Let’s travel back to June 24th, 1931 – a local German photographer and his Danish pilot flew 32 hours across the Atlantic in their Bellanca. The photographer originally from Steinbrucken, Germany wanted to return home in a blaze of glory. This is the story of Liberty’s Otto Hillig, his pilot Holger Hoiriis, and their plane: The Spirit of Liberty.
In 1929 Mr Hillig bought passage on the Graf Zepplin but at the last minute found himself left off the flight. Furious, He sued for $100,000. The case was eventually settled out of court for what was thought to be around $25,000. According to some, this money was used to build the Bellanca airplane that would eventually become the Spirit of Liberty.
Otto Hillig left, Holger Hoiriis right.
Later Pilot Hoiriis insisted that funds were raised for the aircraft after he and Hillig spoke about the flight. He said the only purpose of the flight was to simply return to their homelands and indulge in "some pigs knuckles, sauerkraut and beer.".
The Spirit of Liberty (NR797W) was a Bellanca J-300 monoplane, powered by a 300hp Wright engine. It had bright red wings and had Liberty in bold black letters written across the white fusalage. The plane also featured Danish and American flags on the fusalage, at one point it did have a German flag painted in-between them. The Liberty would be the fourth Bellanca to cross the Atlantic.
The two left Newfoundland in the Liberty on June 24th 1931. They planned to fly directly to Copenhagen then Hillig’s Steinbrucken. The weather over the Atlantic was generally unfavorable with huge expanses of fog, cloud banks, and rain.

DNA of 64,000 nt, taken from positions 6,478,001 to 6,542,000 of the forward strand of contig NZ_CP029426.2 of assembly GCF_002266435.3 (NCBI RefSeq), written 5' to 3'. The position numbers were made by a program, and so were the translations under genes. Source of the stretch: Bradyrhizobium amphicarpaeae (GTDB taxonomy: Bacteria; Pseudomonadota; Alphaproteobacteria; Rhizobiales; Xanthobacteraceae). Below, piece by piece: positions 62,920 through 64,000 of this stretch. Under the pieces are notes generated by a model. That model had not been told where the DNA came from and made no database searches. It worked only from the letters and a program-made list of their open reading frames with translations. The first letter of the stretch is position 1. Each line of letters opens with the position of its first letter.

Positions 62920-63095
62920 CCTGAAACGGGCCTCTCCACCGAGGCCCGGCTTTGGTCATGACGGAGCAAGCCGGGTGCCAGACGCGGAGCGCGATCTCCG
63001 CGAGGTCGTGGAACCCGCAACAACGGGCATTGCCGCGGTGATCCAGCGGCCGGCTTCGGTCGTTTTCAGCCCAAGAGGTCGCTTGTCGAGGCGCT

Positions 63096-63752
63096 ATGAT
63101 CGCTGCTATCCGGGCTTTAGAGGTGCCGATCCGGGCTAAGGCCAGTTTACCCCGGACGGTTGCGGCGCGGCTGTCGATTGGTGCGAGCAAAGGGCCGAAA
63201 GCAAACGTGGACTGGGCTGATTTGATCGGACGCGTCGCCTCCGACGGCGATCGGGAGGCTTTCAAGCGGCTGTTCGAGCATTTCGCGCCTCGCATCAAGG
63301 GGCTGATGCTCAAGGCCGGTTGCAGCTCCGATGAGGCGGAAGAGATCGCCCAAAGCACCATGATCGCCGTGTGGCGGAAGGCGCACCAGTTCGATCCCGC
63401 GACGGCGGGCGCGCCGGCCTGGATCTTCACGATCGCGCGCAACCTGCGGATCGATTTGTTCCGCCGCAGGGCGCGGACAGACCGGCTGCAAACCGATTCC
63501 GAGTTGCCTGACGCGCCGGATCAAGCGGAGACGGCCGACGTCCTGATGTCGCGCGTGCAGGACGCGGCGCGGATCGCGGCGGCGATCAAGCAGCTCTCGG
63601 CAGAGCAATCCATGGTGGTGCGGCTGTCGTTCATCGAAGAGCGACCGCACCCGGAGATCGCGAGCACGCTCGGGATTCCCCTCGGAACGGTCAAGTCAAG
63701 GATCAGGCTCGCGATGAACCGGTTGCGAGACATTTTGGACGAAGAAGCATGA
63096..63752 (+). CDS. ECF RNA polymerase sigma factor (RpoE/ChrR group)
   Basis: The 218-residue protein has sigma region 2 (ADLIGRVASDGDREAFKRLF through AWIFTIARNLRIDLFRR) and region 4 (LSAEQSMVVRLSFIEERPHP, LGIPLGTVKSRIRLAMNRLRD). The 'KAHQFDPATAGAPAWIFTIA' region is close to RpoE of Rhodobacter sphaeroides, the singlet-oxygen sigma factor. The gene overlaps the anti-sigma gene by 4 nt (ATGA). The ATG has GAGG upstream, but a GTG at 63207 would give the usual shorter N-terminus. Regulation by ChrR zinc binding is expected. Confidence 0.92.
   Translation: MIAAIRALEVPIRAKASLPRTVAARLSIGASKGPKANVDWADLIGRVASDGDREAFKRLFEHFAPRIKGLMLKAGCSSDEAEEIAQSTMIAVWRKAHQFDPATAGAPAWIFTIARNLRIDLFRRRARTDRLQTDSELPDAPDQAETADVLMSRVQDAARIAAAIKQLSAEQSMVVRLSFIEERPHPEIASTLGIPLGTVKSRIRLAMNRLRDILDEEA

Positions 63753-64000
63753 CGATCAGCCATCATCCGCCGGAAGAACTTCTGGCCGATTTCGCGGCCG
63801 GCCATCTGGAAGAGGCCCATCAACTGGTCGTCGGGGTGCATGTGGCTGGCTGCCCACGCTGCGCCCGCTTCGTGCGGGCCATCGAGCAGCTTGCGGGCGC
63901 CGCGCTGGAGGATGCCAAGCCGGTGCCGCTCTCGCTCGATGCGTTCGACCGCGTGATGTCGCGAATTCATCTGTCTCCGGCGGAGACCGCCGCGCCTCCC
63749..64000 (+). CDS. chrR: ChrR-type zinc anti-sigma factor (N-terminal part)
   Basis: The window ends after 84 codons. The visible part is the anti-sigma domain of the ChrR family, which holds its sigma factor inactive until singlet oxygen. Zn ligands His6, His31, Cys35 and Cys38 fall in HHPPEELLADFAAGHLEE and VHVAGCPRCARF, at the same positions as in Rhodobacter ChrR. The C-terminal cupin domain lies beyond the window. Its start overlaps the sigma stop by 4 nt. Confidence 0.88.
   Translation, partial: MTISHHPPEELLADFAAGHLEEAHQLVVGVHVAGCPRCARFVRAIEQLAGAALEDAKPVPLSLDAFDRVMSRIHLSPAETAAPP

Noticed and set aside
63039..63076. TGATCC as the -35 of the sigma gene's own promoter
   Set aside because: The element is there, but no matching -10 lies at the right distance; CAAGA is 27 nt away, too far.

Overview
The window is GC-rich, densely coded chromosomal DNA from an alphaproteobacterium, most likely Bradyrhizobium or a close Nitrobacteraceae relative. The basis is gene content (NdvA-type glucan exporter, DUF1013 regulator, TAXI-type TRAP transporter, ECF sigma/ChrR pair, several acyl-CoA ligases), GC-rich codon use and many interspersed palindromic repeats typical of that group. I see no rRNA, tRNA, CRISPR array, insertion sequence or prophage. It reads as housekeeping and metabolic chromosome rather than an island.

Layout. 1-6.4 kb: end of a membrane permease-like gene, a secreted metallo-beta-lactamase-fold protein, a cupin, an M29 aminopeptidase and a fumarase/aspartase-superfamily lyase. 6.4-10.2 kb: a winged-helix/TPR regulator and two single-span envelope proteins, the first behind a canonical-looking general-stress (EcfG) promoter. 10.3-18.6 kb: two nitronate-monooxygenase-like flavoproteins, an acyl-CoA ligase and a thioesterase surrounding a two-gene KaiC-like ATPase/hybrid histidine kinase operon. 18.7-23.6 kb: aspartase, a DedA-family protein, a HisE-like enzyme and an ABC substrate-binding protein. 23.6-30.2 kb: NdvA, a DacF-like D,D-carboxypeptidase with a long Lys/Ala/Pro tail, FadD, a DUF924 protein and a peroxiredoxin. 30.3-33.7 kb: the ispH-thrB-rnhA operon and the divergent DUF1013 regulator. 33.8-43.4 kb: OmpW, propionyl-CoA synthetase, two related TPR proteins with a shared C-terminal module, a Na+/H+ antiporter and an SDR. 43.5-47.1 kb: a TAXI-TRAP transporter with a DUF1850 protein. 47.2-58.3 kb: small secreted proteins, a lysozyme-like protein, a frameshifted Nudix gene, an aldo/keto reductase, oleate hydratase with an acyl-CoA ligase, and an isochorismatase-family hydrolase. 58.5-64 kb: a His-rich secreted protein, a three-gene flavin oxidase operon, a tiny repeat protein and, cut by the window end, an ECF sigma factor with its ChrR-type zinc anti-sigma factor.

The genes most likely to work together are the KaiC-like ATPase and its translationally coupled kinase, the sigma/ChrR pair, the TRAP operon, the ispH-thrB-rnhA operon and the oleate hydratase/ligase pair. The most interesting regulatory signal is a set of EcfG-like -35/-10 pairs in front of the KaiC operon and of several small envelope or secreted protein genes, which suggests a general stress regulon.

For 17 hours the two had not seen any water. Finally in the morning a strong gale cleared the clouds enough so Mr Hoiriis could spiral the plane down beneath the clouds. And there it was – land, but not England which they hoped to see – instead it was huge expanse of land – the main continent of Europe. They were over Spain.
Fighting off drowsiness, Hoiriis landed the plane after 32 hours in Krefeld, Germany. There Hillig called Copenhagen and learned that huge crowds ammased to welcome them, but they would have to wait as they would only make it as far as Bremen. In Bremen Hoiriis fell asleep as soon as they landed, he had to be carried into a hanger where he slept.
After Bremen the two finally made it to Copenhagen. There over 50,000 people greeted them including Hoiriis’s Mother and two of Hillig’s friends from Liberty. Parades were held, the two received medals, and Hoiriis was even Knighted by Denmark’s King Christian X (Christian Carl Frederik Albert Alexander Vilhelm).
This wasn’t the end of Atlantic crossings for the Spirit of Liberty. The plane made another trans-Atlantic crossing in 1931 from New York to Cardigan, Wales. Piloted by Clyde Pangborn and Hugh Herndo.
After that the plane was renamed the "City of Warsaw" and on June 29th 1934 it set off on another trans-atlantic flight from Newfoundland. This time it was piloted by Joseph Adamowicz and Benjamin Adamowicz the "flying brother act". They bought the plane for $22,000. The two almost wrecked the former "Spirit of Liberty" on take off. Halfway down the runway the plane lifted slightly, then settled back and plunged forward again. Then at the very end of the runway with rough ground, boulders and trees directly ahead, the plane took to the air, gradually glided upward and cleared the treetops. The two finished their flight in 23 1/2 hours.
After their flight and celebration, it was the end for the Spirit of Liberty. The plane was sold to a Polish govermental organization and thats the last we can find any record of it.
Contributed by Nicholas Piatek of Liberty, NY (avid aviation buff and Liberty resident). Information from multiple sources, photos used under public liscense from the German and Polish governments.